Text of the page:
Sayama Forest Chapel by architect Hiroshi Nakamura is part of the Sayama Lakeside Cemetery. Ultra-precision construction technology was used to create a frame that doubles as the building’s surface, and the altar was positioned so worshippers can face the forest where, during morning services, the sun lights up the surrounding trees. Pillars join at the top to form a “sasu” (truss-like) frame, and the roof was thatched with sand-cast aluminum tiles handcrafted by local artisans. “Creating a comfort zone or the feeling of comfort does not mean we have to exclude the harshness of nature,” explains Nakamura. “Of course we should protect ourselves from storms, cold winds, and hot summers, as long as we don’t forget to contemplate how they have always been part of our existence. Doing so provides the ultimate feeling of comfort.” Nakamura’s unique sense to wed his structures with nature is a concept that was also observed by Wallpaper magazine, whose editors honored the 42-year-old innovator with their prestigious Design Award in 2015.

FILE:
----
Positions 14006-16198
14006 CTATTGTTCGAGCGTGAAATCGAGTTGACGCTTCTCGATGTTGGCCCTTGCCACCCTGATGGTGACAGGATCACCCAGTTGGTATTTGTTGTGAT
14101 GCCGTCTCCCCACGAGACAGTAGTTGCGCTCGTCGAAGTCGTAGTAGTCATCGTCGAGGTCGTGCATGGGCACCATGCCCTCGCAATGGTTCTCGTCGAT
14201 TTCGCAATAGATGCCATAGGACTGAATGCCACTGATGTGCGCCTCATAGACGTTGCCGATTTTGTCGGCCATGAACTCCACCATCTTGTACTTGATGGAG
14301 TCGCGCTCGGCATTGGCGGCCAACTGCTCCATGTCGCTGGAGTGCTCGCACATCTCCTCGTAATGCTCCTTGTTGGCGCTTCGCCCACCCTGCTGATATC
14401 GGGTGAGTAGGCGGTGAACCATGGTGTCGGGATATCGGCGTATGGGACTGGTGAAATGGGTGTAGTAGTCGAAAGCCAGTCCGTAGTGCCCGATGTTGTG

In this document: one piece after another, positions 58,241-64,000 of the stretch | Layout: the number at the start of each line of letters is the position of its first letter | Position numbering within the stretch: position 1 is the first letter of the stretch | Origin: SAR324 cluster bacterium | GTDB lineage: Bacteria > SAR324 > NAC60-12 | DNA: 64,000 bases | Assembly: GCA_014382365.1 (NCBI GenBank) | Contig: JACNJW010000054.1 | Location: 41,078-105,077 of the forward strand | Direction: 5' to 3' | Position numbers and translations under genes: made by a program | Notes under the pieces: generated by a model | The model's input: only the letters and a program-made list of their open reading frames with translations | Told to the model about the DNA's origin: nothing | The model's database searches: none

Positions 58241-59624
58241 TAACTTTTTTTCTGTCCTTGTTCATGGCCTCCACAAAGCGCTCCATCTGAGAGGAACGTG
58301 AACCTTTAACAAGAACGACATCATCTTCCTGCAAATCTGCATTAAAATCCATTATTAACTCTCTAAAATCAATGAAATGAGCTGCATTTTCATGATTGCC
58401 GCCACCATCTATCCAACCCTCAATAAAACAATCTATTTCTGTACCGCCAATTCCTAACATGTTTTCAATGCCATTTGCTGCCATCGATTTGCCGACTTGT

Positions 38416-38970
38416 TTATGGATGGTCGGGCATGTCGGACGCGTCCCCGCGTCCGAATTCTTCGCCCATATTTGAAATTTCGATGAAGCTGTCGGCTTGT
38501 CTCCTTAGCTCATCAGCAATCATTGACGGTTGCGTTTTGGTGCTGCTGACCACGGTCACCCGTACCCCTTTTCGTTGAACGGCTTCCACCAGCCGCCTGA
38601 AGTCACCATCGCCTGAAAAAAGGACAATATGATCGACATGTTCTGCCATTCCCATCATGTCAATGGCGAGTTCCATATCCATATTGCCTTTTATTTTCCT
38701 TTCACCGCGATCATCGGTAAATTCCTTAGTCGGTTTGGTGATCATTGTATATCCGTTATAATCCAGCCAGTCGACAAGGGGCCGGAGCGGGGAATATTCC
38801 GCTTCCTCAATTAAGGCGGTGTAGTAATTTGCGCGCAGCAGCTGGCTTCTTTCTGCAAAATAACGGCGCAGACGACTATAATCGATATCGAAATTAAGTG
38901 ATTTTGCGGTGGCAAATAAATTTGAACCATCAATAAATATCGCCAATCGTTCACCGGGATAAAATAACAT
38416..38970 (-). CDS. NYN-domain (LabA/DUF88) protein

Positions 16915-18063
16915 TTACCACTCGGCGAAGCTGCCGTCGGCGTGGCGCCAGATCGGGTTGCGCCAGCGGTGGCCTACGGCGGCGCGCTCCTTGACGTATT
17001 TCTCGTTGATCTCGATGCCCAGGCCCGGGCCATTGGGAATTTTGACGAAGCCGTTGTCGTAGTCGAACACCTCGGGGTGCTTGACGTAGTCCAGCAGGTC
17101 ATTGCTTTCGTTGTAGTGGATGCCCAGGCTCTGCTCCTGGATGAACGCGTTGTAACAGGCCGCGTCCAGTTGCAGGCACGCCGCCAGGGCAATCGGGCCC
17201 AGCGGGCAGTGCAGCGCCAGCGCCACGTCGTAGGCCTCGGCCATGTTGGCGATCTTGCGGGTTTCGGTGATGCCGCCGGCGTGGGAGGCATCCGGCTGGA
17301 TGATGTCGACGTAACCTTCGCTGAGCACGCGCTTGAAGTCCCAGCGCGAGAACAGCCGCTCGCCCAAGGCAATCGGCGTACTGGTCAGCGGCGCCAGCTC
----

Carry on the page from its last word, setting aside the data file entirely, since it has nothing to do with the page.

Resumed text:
For Nakamura, the link to nature is wood. “When we touch it, we can feel its grooves and this reminds us of our own skin, the pattern of our fingerprints. Wood creates a constant feedback-loop between us and a natural environment that we run danger of cutting off completely from our city lives.” No wonder that Nakamura created the first 3D computer program that helps protect roots and branches when houses are built between trees. It can simulate and predict the growth of the plant, as well as the swaying of branches during typhoons, and also suggests how to best place foundations to protect roots.